NEWTON, IL. (ECWd) -
Jasper County Community Unit School District #1 has violated the Freedom of Information Act ("FOIA"), as I had previously stated, by refusing to provide the requested public records as required by law.
On December 26, 2017, and January 12, 2018, I requested several public records, which included copies of the district's credit card statements, certain receipts, and bank account statements.
The School District's Superintendent, Andrew Johnson, replied, but with much of the information redacted making it impossible for me to audit the financial records of the District. He decided to redact all school district account numbers in violation of Illinois law.
The School District's attorney claimed that information was exempted under Sections 7(1)(a), (b), (c), (g), (I) and (o), and by claiming several federal laws prohibited its release. The District claimed the "Graham-Leach-Bliley Act", the "Personal Information Protection Act" and the "Banking Act" as their claims the information was exempted from release.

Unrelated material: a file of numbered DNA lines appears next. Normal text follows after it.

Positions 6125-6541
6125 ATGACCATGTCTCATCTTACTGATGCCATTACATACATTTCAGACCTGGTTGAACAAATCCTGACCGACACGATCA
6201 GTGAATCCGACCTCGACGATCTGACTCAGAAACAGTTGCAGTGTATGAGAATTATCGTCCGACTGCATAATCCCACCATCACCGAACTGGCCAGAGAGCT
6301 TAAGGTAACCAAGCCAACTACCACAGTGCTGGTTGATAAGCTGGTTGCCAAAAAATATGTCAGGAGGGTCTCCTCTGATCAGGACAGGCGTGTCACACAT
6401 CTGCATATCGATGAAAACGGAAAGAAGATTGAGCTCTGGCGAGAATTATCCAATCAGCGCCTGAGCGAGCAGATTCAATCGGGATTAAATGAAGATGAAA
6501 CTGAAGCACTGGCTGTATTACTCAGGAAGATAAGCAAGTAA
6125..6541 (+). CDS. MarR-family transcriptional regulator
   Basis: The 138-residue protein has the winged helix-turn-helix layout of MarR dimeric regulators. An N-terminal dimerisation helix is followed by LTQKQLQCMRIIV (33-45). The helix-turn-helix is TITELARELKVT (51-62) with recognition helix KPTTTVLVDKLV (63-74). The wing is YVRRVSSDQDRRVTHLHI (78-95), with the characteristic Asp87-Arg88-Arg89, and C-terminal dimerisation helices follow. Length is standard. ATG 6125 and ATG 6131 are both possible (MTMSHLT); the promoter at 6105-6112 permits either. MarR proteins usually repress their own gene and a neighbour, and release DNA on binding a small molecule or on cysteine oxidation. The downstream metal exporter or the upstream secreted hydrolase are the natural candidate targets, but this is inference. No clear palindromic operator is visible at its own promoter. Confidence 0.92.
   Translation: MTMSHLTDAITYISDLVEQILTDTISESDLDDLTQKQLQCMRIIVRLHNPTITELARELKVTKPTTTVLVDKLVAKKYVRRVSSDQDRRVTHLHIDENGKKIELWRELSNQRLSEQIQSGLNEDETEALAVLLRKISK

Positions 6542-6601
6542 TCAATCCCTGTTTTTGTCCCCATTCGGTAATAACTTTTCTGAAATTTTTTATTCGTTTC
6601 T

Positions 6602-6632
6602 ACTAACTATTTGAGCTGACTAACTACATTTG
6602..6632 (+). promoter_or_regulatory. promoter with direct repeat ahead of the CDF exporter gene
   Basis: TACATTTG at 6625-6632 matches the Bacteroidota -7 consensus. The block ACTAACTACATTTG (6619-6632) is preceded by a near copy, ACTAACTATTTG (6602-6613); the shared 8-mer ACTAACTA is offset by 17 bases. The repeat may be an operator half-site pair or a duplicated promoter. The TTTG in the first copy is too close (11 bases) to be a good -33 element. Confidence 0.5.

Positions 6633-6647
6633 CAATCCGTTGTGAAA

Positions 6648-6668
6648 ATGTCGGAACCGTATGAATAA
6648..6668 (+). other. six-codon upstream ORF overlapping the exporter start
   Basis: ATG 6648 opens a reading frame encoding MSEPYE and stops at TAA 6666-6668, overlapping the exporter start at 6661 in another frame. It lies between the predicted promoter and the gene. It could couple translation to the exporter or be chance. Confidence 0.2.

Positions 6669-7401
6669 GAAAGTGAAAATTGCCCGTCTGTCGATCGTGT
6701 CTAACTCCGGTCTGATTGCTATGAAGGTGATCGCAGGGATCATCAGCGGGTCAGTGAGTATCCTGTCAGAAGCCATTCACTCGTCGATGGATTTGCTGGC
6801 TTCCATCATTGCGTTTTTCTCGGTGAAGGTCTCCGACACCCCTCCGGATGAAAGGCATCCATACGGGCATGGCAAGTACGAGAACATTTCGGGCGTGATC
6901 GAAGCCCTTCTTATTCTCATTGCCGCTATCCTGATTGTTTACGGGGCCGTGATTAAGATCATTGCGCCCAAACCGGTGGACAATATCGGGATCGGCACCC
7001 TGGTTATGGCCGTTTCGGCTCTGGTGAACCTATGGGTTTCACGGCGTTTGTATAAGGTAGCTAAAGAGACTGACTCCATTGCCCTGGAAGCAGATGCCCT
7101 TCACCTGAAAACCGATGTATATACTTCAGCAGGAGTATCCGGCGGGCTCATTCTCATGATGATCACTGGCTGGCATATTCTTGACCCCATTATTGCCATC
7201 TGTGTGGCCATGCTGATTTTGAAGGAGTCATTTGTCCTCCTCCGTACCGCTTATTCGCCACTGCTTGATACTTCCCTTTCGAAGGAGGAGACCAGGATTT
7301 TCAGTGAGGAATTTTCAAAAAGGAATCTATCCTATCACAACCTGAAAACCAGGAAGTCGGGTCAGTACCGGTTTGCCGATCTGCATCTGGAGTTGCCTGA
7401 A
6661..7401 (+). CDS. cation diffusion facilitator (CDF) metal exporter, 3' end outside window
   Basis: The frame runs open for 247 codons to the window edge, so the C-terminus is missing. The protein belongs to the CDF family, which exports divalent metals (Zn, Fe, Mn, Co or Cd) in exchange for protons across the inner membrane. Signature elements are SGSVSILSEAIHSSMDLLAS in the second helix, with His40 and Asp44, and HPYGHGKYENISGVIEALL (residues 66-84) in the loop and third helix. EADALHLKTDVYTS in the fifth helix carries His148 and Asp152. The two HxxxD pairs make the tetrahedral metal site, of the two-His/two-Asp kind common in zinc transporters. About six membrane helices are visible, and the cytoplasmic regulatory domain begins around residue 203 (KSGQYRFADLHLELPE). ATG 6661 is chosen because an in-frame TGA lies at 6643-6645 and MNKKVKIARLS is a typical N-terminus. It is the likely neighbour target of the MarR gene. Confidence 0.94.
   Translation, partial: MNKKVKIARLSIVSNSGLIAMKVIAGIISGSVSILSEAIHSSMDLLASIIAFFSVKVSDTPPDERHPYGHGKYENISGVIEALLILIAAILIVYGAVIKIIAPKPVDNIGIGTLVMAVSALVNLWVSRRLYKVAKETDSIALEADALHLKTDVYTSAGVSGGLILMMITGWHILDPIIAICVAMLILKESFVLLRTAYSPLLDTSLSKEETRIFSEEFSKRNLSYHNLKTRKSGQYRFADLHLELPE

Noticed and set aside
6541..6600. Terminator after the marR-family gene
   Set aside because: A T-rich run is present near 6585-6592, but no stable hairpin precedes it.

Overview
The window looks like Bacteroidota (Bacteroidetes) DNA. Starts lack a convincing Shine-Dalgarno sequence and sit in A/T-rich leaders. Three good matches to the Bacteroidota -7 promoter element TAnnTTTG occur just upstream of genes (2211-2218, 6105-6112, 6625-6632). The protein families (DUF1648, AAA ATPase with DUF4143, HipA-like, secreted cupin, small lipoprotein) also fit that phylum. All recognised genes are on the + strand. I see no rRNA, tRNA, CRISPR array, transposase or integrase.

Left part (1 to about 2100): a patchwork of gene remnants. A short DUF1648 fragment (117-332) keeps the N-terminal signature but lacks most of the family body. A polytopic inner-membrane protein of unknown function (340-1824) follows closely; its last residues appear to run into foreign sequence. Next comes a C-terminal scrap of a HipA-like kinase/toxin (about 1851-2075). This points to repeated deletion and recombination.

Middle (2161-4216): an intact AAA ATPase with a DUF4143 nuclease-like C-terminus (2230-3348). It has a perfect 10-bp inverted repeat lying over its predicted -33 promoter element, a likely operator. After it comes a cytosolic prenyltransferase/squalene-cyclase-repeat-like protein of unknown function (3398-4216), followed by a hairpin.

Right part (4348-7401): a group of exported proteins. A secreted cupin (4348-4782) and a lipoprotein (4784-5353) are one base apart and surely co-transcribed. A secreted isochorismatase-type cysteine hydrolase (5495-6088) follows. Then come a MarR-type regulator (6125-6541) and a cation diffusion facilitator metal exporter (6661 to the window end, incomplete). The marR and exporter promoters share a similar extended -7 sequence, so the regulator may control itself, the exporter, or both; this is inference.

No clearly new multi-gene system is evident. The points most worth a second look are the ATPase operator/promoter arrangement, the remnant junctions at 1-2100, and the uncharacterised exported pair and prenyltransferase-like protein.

They were wrong.
I was never interested in private, personal information of individual employees and made that point known to the PAC Office.
The AG's PAC Office delivered a written opinion that the school district violated FOIA by improperly redacting school district account numbers and other school district information that are clearly not "personal" or unique to an "individual" person.
In the Opinion, the PAC determined that the personal information about employee's credit card numbers, home addresses, and personal rewards account number were exempt, and I agree they are exempted and never requested that information in the first place.
For the remainder of the claimed exemptions, the PAC determined none of it was "personal" but rather numbers and other information pertaining to the public body, and therefore not exempt.
Taxpayers of this school district should communicate with their school board members and thank them for throwing away taxpayer funds to pay an attorney to argue something that they should have known would be a losing argument.
Read this 16-page opinion (here), or below.